Hannah L. Walker

Oct 8, 2020

Mobilized by Injustice

Criminal Justice Contact, Political Participation, and Race

Oxford University Press 2020

Hannah Walker’s new book, Mobilized by Injustice: Criminal Justice Contact, Political Participation, and Race (Oxford UP, 2020), brings together the political science and criminal justice disciplines in exploring how individuals are mobilized to engage in political participation by their connection to the criminal justice system in the United States. The fusion between these two academic disciplines, and the focus of their respective studies in this area, answers some questions that are often omitted or passed over by the individual disciplines given the kinds of questions posed by each discipline. Thus, the topics and issues explored in Mobilized by Injustice focuses on political mobilization, advocacy, and activism, often beyond the issue of voting, to tease out how individuals who have been incarcerated or their friends and relatives are involved in the political system. The American criminal justice system is often seen as imposing the “prison beyond the prison” in how formerly incarcerated individuals are constrained and limited in their lives after they leave prison, including limits on voting rights in many states, limits on access to federal policies, and the myriad other ways in which these citizens are essentially marginalized with our society. Walker’s research digs into these constraints and also the stigmatization that individuals experience because of incarceration. At the same time that she is trying to discern how these individuals respond within the political system itself, Walker is also trying to get at how communities are impacted by the criminal justice system, exploring the ways in which this system can be particularly corrosive in certain communities.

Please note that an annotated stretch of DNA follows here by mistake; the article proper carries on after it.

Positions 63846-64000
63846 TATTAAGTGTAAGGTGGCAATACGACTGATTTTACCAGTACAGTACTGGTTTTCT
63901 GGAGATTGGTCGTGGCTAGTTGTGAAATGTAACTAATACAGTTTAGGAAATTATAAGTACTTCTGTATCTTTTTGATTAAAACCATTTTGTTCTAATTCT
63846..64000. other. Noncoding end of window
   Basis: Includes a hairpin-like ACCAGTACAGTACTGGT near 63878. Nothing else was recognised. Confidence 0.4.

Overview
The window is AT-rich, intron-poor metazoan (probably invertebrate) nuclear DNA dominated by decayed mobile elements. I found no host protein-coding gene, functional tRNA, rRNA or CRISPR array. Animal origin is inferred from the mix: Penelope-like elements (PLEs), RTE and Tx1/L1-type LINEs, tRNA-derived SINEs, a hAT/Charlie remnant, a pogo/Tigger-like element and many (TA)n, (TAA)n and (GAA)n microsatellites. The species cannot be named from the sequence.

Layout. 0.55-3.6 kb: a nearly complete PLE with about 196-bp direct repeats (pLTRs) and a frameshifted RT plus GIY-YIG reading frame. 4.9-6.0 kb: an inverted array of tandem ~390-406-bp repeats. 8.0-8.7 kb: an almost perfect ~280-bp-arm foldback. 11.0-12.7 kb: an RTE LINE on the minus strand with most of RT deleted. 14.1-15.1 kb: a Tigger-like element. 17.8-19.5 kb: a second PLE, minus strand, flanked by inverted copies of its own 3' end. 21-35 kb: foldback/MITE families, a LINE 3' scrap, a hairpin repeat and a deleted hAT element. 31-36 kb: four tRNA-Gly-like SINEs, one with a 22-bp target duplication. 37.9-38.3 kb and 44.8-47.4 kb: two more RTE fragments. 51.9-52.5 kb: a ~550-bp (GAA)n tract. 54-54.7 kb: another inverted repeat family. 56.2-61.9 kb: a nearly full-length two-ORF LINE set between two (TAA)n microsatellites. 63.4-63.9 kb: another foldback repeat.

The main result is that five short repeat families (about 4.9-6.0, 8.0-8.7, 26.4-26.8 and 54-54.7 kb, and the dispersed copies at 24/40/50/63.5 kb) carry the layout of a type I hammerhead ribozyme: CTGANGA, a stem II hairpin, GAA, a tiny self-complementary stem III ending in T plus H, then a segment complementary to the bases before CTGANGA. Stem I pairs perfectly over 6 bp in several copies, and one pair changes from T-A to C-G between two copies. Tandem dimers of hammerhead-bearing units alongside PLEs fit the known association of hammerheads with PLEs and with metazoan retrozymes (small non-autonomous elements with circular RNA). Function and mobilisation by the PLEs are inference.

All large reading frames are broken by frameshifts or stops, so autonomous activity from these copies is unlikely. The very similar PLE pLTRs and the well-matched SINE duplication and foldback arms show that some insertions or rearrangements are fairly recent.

The research explores political participation by a number of different and often intersecting groups, specifically the individuals who have been incarcerated or directly experienced the criminal justice system, and those who have proximate contact with that system, through their family member’s direct experience. Within these two umbrella groups, Walker also digs into distinctions across racial groups (white, black, Latinx) and across socio-economic categories (examining class distinctions in this context). Mobilized by Injustice finds interesting results in the multi-method research approach, discerning different kinds of political involvement that is not captured by questions about whether an individual does vote or can vote. Rather, the research highlights that those with proximal contact with the criminal justice system have lower barriers to political engagement, which may lead them more naturally into politics because these individuals find themselves working as advocates for their family member who is incarcerated. Those who have been incarcerated face a variety of higher barriers, both structural and psychological, and they often need more support to engage in politics, because of the “dignity deficit” they may suffer because of societal stigmatization.

Mobilized by Injustice: Criminal Justice Contact, Political Participation, and Race will likely be of interest to those who study political science, criminal justice, sociology, public policy, social science methodology, and race and class.

Lilly J. Goren is professor of political science at Carroll University in Waukesha, WI. She is co-editor of the award winning book, Women and the White House: Gender, Popular Culture, and Presidential Politics (University Press of Kentucky, 2012), as well as co-editor of Mad Men and Politics: Nostalgia and the Remaking of Modern America (Bloomsbury Academic, 2015).

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Lilly J. Goren is professor of political science at Carroll University in Waukesha, WI.

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